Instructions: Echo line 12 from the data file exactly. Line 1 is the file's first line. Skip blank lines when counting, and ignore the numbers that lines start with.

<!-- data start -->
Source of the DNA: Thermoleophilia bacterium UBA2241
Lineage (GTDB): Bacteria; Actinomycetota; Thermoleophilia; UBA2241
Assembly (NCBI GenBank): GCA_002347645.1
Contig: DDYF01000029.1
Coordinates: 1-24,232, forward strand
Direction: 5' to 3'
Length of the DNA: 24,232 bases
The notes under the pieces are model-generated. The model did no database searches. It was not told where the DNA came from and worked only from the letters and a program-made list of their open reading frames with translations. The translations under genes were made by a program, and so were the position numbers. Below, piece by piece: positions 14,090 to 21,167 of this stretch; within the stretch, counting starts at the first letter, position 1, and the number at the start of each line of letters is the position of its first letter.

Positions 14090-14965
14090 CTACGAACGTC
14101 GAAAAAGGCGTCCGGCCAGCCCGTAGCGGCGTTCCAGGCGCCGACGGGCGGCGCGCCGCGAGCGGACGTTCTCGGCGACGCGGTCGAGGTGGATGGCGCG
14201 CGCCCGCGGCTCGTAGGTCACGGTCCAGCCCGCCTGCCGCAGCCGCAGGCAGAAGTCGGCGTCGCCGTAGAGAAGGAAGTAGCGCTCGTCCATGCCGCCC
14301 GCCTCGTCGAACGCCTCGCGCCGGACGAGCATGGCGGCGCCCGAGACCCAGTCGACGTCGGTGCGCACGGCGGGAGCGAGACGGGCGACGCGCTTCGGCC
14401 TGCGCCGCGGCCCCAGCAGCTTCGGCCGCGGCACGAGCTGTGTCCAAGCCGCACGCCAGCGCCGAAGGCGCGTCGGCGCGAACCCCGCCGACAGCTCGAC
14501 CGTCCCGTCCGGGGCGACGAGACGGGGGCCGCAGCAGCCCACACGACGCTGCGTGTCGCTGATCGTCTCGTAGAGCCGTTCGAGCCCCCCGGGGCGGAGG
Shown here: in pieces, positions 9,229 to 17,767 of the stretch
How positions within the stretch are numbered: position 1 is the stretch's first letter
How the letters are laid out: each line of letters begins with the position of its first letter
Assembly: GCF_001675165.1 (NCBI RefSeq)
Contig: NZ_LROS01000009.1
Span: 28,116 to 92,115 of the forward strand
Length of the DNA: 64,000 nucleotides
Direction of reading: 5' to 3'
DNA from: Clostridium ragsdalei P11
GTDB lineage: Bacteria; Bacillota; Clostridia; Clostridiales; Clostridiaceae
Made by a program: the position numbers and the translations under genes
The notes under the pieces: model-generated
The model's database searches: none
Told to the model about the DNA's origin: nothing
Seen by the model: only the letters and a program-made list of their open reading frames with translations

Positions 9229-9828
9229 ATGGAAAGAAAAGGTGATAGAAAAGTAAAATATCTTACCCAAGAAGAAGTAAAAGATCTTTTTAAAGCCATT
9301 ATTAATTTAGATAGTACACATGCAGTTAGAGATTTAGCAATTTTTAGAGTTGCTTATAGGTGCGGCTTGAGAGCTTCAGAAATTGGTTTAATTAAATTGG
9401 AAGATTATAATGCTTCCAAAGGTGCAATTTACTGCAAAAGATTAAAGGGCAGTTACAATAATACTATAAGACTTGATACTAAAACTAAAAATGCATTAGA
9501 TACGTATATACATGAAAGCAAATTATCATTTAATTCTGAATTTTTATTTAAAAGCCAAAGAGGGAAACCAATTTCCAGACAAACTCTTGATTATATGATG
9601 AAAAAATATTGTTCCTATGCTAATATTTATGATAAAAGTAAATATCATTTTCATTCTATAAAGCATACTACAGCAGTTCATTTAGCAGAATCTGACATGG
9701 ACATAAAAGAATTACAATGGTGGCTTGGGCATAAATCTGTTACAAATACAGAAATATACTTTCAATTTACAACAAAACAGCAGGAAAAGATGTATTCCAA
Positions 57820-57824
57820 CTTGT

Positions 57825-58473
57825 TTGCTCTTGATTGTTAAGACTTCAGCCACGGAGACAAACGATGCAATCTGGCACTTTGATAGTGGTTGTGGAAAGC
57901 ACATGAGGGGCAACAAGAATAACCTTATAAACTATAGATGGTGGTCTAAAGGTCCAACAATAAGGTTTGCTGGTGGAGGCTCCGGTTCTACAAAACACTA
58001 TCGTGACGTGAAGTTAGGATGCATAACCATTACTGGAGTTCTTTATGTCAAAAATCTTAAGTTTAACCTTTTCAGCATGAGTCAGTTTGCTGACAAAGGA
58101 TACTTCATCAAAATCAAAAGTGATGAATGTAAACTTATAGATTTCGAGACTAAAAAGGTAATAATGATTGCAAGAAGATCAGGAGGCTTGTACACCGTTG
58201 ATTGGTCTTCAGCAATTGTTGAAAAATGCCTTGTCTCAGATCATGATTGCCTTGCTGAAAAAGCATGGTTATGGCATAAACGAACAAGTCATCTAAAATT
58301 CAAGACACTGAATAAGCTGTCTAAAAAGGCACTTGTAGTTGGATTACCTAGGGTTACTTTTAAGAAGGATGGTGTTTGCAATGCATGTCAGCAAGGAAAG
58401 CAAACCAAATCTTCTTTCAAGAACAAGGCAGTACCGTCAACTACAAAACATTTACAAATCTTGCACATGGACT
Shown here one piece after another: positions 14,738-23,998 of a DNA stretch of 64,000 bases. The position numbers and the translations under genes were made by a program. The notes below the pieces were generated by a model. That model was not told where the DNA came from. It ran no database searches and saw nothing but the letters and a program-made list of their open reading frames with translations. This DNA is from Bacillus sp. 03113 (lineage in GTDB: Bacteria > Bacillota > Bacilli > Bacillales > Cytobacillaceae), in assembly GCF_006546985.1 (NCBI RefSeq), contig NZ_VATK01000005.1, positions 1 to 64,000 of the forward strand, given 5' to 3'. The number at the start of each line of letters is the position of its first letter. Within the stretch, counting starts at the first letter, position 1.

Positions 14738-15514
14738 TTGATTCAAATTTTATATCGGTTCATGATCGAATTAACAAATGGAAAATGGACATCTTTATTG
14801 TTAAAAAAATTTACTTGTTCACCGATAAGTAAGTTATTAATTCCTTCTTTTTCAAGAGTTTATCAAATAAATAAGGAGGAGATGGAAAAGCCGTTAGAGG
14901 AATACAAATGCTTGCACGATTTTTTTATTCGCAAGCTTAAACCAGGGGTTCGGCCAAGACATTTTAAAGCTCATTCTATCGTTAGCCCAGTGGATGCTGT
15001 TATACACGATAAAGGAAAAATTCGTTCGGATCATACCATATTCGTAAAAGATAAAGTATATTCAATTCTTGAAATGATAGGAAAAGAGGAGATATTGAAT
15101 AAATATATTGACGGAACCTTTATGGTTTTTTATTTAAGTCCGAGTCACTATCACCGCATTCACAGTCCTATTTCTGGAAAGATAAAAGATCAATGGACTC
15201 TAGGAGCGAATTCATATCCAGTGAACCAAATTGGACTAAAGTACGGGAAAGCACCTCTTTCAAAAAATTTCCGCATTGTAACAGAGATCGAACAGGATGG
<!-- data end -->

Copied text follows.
14201 CGCCCGCGGCTCGTAGGTCACGGTCCAGCCCGCCTGCCGCAGCCGCAGGCAGAAGTCGGCGTCGCCGTAGAGAAGGAAGTAGCGCTCGTCCATGCCGCCC